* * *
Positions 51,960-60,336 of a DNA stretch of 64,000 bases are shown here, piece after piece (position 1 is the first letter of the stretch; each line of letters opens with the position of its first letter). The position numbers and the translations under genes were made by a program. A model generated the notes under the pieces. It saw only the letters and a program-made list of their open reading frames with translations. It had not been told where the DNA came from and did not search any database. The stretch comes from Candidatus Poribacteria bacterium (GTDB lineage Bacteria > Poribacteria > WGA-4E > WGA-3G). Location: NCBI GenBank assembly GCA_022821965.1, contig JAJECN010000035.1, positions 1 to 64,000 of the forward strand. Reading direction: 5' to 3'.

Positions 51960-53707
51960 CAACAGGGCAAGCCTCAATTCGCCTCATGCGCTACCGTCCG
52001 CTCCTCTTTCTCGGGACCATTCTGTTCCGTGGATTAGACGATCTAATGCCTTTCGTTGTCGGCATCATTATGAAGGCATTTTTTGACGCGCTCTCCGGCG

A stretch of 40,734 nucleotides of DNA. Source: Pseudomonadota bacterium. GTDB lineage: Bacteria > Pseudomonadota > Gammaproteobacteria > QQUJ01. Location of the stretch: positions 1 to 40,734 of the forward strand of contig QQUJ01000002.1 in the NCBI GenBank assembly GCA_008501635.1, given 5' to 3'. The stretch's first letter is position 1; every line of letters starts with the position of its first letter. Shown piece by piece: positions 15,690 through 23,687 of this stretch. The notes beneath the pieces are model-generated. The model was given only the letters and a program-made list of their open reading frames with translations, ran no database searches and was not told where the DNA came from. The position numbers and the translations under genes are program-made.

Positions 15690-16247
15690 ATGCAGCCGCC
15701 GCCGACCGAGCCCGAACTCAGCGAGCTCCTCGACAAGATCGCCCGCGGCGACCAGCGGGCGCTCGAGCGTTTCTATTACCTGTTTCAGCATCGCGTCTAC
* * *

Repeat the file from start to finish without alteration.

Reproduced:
Positions 51,960-60,336 of a DNA stretch of 64,000 bases are shown here, piece after piece (position 1 is the first letter of the stretch; each line of letters opens with the position of its first letter). The position numbers and the translations under genes were made by a program. A model generated the notes under the pieces. It saw only the letters and a program-made list of their open reading frames with translations. It had not been told where the DNA came from and did not search any database. The stretch comes from Candidatus Poribacteria bacterium (GTDB lineage Bacteria > Poribacteria > WGA-4E > WGA-3G). Location: NCBI GenBank assembly GCA_022821965.1, contig JAJECN010000035.1, positions 1 to 64,000 of the forward strand. Reading direction: 5' to 3'.

Positions 51960-53707
51960 CAACAGGGCAAGCCTCAATTCGCCTCATGCGCTACCGTCCG
52001 CTCCTCTTTCTCGGGACCATTCTGTTCCGTGGATTAGACGATCTAATGCCTTTCGTTGTCGGCATCATTATGAAGGCATTTTTTGACGCGCTCTCCGGCG

A stretch of 40,734 nucleotides of DNA. Source: Pseudomonadota bacterium. GTDB lineage: Bacteria > Pseudomonadota > Gammaproteobacteria > QQUJ01. Location of the stretch: positions 1 to 40,734 of the forward strand of contig QQUJ01000002.1 in the NCBI GenBank assembly GCA_008501635.1, given 5' to 3'. The stretch's first letter is position 1; every line of letters starts with the position of its first letter. Shown piece by piece: positions 15,690 through 23,687 of this stretch. The notes beneath the pieces are model-generated. The model was given only the letters and a program-made list of their open reading frames with translations, ran no database searches and was not told where the DNA came from. The position numbers and the translations under genes are program-made.

Positions 15690-16247
15690 ATGCAGCCGCC
15701 GCCGACCGAGCCCGAACTCAGCGAGCTCCTCGACAAGATCGCCCGCGGCGACCAGCGGGCGCTCGAGCGTTTCTATTACCTGTTTCAGCATCGCGTCTAC